who don’t want to stop using their devices during work hours than from a
C-suite mandate.
“I have no doubt these types of things will
happen,” says Brian Wassom, an expert on augmented
reality law
 and a partner at Honigman Miller Schwartz and Cohn LLP, a
Michigan-based international business law firm. “People could also wear
clothes with sensors to know which parts of their outfits are most appealing so
they can gauge their wardrobes accordingly.”
Your brain at work

This data could also be used to make work life more
sustainable. For example, Neumitra, a Boston-based company, is developing
wearable and mobile technologies that monitor the effects of stress on the
brain’s health and performance. The technologies aggregate health data to
provide insights about when employees are at their best or when they need a
Neumitra’s work is proving that working smarter means
recognizing the fundamental limits and power of the greatest asset that
knowledge workers possess ‘ their brains. Neumitra founder Robert Goldberg
“The number of hours a truck driver can be on the road
is strictly limited, but staff at hospitals are pushed to work an insane number
of hours and still be expected to be at their best.”
Real-time data showing the balance of working efficacy and
wellbeing could help leaders recognize when employees ‘ and their productivity
‘ would benefit more from a protein shake or a nap than longer nights at the
Rewards-based tracking provides another positive way for
organizations to introduce these methods to employees. Take Allstate’s
Drivewise App as a precedent. It monitors customers’ driving, alerting them of
higher-risk behaviors and rewarding safe drivers with lower insurance rates.
Drivers might’ve been expected to baulk at the idea of having their cars
monitored, but the offer of lower rates ‘ seven out of 10 drivers save money
through the program ‘ has attracted volunteers.
Similarly, offering rewards for improved behavior ‘ on a
voluntary basis ‘ will be a primary way to make employees feel comfortable with
sharing their personal data in the workplace.
A data with destiny

It would be a mistake to think that devices revealing data
about health and behavior can be kept out of the workplace. As more people
monitor various aspects of their health ‘ from cholesterol levels to their
number of steps each day ‘ data is getting personal. It’s inevitable that
you’ll soon see the impacts at work.
As these technologies and data become increasingly available,
transhuman resource departments ‘ in which human resource professionals help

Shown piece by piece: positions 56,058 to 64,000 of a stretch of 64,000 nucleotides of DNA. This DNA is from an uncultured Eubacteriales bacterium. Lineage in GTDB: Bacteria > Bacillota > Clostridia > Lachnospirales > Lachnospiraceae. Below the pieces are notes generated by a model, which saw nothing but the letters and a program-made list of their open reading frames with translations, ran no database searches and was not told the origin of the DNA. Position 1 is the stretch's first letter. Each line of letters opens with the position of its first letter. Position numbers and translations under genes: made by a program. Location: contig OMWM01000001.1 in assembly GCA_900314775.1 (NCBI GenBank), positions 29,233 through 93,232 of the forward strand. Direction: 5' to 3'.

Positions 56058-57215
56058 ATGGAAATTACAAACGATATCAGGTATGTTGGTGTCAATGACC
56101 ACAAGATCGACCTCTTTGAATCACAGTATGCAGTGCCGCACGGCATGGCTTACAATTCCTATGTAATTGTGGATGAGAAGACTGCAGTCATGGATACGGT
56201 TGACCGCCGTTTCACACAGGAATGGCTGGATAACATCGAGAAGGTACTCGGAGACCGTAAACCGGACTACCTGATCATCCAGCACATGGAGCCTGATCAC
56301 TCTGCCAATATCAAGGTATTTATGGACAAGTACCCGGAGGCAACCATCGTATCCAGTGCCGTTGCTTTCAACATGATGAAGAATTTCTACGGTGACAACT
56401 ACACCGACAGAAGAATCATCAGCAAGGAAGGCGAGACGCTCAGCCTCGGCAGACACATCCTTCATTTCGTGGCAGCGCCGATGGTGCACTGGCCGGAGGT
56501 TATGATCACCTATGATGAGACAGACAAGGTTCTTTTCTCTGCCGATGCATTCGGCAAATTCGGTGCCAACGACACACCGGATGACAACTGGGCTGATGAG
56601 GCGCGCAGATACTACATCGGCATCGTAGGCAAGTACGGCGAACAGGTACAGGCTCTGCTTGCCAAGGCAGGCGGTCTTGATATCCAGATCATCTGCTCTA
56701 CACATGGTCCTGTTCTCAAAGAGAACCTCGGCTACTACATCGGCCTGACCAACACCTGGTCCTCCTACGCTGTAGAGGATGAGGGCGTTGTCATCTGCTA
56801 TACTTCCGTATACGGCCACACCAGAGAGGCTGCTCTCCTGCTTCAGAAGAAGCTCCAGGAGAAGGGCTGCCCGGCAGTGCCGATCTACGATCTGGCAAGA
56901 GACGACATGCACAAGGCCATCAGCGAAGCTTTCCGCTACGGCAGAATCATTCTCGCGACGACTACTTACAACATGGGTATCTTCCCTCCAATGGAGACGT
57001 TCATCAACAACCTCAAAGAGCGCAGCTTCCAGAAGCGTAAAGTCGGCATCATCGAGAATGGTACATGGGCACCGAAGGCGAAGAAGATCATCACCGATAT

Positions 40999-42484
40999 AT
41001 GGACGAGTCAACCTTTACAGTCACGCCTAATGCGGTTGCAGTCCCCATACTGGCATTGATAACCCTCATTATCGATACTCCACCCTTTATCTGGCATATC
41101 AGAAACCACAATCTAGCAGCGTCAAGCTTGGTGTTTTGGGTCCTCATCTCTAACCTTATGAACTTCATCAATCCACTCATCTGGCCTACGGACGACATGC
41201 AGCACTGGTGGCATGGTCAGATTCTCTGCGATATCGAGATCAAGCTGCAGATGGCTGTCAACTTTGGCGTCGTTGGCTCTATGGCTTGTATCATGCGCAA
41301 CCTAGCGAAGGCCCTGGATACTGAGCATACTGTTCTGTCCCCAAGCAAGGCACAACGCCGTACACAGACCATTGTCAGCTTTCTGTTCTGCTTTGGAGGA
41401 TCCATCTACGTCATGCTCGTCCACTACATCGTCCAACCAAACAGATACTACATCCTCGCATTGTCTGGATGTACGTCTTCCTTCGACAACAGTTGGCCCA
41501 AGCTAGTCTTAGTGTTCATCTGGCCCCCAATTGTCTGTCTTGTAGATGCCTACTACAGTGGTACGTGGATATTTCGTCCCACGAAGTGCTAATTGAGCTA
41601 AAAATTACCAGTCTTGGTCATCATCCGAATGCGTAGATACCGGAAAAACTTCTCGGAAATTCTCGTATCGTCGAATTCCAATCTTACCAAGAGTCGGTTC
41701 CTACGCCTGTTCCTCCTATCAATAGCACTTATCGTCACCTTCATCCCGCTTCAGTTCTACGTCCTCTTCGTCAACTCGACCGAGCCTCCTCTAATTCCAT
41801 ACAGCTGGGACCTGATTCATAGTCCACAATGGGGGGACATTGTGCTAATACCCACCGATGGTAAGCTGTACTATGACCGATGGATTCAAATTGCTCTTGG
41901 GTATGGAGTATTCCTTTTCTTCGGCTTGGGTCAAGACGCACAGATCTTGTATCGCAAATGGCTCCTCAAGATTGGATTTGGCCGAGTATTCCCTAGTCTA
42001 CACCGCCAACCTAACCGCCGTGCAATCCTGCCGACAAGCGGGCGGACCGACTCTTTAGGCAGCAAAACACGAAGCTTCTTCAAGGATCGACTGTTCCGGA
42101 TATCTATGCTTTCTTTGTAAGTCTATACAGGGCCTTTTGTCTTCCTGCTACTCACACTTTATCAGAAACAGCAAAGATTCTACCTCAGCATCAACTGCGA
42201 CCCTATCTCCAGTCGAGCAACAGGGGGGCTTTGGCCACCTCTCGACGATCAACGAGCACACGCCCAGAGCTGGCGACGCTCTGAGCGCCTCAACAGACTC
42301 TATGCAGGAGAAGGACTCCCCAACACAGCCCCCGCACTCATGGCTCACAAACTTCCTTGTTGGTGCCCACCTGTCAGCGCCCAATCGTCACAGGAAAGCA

navigate the intersection of carbon and silicon in the workplace, balancing
workplace productivity and ethics ‘ will become standard.
The scenarios involving sensor-enabled devices and
augmented-reality-visualization tools are endless. But now is the time for
organizations to establish protocols regarding privacy, ethics and etiquette
that make sense for their stakeholders. It’s best to develop a vision for
handling these issues now; otherwise, when the day of this data arrives, you
may not like what you see.
About the Author: John
C. Havens is the founder of The
H(app)athon Project
 and author of the upcoming book, Hacking Happiness ‘ Why Your Personal Data
Counts and How Tracking it Can Change the World
. John will also be speaking
at The
Future of Consumer Intelligence
, May 19-21, 2014 in San Francisco, CA. To
learn more about FOCI 2014, click here: http://bit.ly/GOzmEn

Augmented reality glasses on the way from Google?

Can you imagine walking around with a pair of glasses on and targeted information appears in the lens of your glasses?  According to a recent post from Fast Company, Google is working very diligently at making this a reality.  Their connection with the Android makes the technology possible, and their extensive database with user information would allow anything that appears on the glasses lens to be selected specifically for the user.

At this year’s The Market Research Technology Event, we’ll have a full day symposium on Mobile Research & Technologies Symposia, which looks specifically at new technologies like this that can look at how people use technology on the go, and possibly how augmented reality could fit into the picture in the future. As a valued reader of The Market Research Event’s blog, we’d like to offer you an exclusive discount of 15% off the standard rate for The Market Research Technology Event when you register and mention code MRTECH12BLOG! If you have any questions about the event, feel free to email Jennifer Pereira at jpereira@iirusa.com or visit the webpage.

What impact could technology like this have on the user?  What would be the advantages for marketers with an augmented reality like this?